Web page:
Abuse comes in many forms, even digital

By Ashley Wilson
Special to The PREVIEW
More and more information is coming out about the prevalence of media and use of electronics among kids and teens. While digital media has given us more ways to connect across the globe and have information at our fingertips, there is also a large downside.
According to the Urban Institutes study on digital abuse among teens:
• 25 percent of dating teens report they’ve been digitally victimized by their partners. Only 9 percent seek help, and rarely from parents or teachers.
• 84 percent of digital abuse victims said they were also psychologically abused.
• 52 percent of digital abuse victims said they were also physically abused.
• 33 percent of digital abuse victims said they were also sexually coerced.
• One in six youth report being the victims of cyberbullying, which is abuse and harassment from someone other than a romantic partner.
• 90 percent of cyberbullying victims said they were also psychologically abused.
• Two-thirds to three-quarters of cyberbullying victims said they were also physically abused.
• Victims of cyberbullying were almost three times as likely to also experience digital dating abuse or harassment.
According to the Domestic Violence Awareness Project, approximately 1.5 million high school students experience physical abuse from a dating partner every year.
These numbers are alarming and adults in our community can make a difference. If you are a parent, make sure to talk to your teen, not only about how to be safe online, but also what healthy relationships are or are not. Only 9 percent of dating teens who have been digitally victimized seek help. So, the conversation needs to happen with every teen so that those who are in this situation know they can ask for help.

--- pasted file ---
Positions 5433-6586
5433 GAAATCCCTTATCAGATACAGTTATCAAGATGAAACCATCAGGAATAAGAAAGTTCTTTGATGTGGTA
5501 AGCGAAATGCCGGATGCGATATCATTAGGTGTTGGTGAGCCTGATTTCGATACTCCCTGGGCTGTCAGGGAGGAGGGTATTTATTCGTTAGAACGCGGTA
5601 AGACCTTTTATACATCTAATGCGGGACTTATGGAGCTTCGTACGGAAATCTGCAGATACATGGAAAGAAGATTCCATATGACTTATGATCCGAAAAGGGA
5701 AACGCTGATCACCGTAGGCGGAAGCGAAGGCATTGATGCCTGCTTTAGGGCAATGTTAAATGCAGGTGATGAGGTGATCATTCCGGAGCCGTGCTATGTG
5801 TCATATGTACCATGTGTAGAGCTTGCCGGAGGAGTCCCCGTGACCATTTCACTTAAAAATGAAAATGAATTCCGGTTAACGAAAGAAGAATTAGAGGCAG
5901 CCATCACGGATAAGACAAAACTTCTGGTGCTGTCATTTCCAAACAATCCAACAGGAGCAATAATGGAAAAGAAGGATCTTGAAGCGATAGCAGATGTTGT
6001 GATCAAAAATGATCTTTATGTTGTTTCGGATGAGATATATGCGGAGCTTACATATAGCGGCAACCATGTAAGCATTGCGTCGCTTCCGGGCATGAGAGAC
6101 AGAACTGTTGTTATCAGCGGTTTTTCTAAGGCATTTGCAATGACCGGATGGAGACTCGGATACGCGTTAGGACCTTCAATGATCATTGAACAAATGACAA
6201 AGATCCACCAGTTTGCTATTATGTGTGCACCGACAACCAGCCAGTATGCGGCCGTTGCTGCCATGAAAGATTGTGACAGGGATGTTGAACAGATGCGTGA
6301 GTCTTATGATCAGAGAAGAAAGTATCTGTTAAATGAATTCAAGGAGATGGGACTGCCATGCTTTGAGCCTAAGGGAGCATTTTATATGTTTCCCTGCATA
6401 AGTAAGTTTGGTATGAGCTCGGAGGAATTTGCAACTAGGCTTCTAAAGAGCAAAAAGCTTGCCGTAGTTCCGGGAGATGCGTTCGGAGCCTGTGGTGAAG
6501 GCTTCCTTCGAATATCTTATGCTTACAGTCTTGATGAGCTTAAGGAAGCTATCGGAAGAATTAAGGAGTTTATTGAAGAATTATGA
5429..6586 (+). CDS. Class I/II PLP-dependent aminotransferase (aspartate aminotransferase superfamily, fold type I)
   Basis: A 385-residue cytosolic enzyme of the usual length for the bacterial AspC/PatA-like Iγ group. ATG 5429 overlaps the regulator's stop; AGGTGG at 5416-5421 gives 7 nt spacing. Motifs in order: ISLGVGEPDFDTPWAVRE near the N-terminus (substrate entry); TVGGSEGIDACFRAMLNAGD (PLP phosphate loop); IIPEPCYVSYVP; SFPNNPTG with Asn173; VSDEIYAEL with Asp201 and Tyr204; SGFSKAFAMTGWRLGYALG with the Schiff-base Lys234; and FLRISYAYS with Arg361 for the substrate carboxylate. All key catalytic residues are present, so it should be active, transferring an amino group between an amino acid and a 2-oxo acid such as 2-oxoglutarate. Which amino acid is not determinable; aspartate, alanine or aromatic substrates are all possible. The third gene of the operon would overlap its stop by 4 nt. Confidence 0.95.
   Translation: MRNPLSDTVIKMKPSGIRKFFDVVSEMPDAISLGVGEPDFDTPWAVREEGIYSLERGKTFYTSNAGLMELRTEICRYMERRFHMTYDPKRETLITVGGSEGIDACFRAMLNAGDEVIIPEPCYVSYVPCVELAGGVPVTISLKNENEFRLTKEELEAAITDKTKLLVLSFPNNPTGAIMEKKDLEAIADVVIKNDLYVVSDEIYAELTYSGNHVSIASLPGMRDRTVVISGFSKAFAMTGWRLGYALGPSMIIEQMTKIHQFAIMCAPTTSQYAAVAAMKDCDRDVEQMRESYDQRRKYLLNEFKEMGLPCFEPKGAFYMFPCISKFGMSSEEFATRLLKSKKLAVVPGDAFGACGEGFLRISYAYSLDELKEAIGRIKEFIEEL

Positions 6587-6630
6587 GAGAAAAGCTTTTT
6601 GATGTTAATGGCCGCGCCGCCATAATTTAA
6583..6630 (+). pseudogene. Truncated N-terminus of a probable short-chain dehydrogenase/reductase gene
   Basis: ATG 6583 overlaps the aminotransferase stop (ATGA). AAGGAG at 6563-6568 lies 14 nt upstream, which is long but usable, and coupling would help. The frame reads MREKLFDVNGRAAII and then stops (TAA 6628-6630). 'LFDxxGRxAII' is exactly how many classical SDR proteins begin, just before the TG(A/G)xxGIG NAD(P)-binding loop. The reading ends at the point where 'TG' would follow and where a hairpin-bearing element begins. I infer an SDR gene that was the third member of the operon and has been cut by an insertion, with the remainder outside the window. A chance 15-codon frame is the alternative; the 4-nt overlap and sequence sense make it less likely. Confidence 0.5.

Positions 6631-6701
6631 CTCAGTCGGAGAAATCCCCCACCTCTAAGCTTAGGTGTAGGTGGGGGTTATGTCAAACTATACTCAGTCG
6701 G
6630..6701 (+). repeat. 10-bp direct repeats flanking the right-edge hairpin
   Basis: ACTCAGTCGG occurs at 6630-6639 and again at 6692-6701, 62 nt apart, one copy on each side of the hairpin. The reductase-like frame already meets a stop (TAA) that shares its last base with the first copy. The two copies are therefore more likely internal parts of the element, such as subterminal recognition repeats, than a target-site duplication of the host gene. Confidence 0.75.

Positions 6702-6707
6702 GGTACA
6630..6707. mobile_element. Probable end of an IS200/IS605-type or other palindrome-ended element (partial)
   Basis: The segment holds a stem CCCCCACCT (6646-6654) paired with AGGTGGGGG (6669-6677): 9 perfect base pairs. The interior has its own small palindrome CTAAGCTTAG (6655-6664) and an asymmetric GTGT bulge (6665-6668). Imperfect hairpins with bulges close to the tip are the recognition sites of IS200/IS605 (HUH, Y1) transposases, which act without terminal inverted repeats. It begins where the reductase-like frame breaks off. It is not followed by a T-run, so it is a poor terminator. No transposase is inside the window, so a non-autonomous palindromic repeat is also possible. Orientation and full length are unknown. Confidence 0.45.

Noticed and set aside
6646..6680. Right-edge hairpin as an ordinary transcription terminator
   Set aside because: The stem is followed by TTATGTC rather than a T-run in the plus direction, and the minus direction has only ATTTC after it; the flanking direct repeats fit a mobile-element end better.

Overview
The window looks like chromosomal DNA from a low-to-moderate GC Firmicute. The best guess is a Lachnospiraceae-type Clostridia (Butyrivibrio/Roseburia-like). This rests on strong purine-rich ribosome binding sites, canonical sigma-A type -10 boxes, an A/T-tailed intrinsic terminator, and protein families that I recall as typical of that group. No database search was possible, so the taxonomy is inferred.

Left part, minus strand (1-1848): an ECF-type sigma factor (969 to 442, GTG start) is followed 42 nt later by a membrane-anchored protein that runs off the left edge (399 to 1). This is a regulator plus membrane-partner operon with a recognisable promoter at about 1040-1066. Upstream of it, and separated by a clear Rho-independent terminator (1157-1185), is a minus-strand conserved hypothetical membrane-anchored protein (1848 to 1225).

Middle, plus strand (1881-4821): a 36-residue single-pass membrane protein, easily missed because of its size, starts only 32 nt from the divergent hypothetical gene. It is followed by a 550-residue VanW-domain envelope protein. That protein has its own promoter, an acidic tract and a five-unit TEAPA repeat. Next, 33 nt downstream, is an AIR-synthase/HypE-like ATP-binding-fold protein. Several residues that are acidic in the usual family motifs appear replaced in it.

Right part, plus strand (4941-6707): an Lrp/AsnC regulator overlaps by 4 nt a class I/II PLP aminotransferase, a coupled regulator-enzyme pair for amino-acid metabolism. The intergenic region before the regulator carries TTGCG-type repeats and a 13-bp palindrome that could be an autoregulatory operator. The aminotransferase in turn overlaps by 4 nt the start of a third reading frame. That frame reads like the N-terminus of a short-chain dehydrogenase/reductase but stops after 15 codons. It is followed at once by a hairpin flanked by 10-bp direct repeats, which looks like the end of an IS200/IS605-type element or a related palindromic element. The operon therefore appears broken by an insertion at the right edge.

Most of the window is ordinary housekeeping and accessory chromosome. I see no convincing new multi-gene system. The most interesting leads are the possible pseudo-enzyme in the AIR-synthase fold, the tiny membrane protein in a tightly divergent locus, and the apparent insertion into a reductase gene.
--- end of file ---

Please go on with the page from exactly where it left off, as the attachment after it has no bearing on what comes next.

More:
If you don’t have children in this community you can still make a difference by talking about this problem with young people you know and being a good example of a healthy, respectful relationship. We can change how youth accept teen dating violence.
Love is respect. You do not physically hurt someone you respect, you do not psychologically hurt someone your respect, you do not coerce someone you respect and you do not bully someone you respect.
Rise Above Violence would like to join you and the community in being part of this change for Pagosa. Rise Above Violence youth prevention program focuses on respect, healthy relationships and understanding consent. These are important conversations to have with the young people in our community so that we can change the conversation. Rise would love to focus less on crisis response and more on prevention and promotion of healthy relationship values. Raise your voice in our community around these issues. Silence is what perpetuates the problem.
Rise Above Violence is a nonprofit 501(c)3 organization. They service victims and survivors of sexual assault, domestic violence and other violent crimes in Archuelta County. For 24/7 crisis support, please call 264-9075 to talk with an advocate, or the 24-hour teen text support line is 747-0221.

This story was posted on February 27, 2019.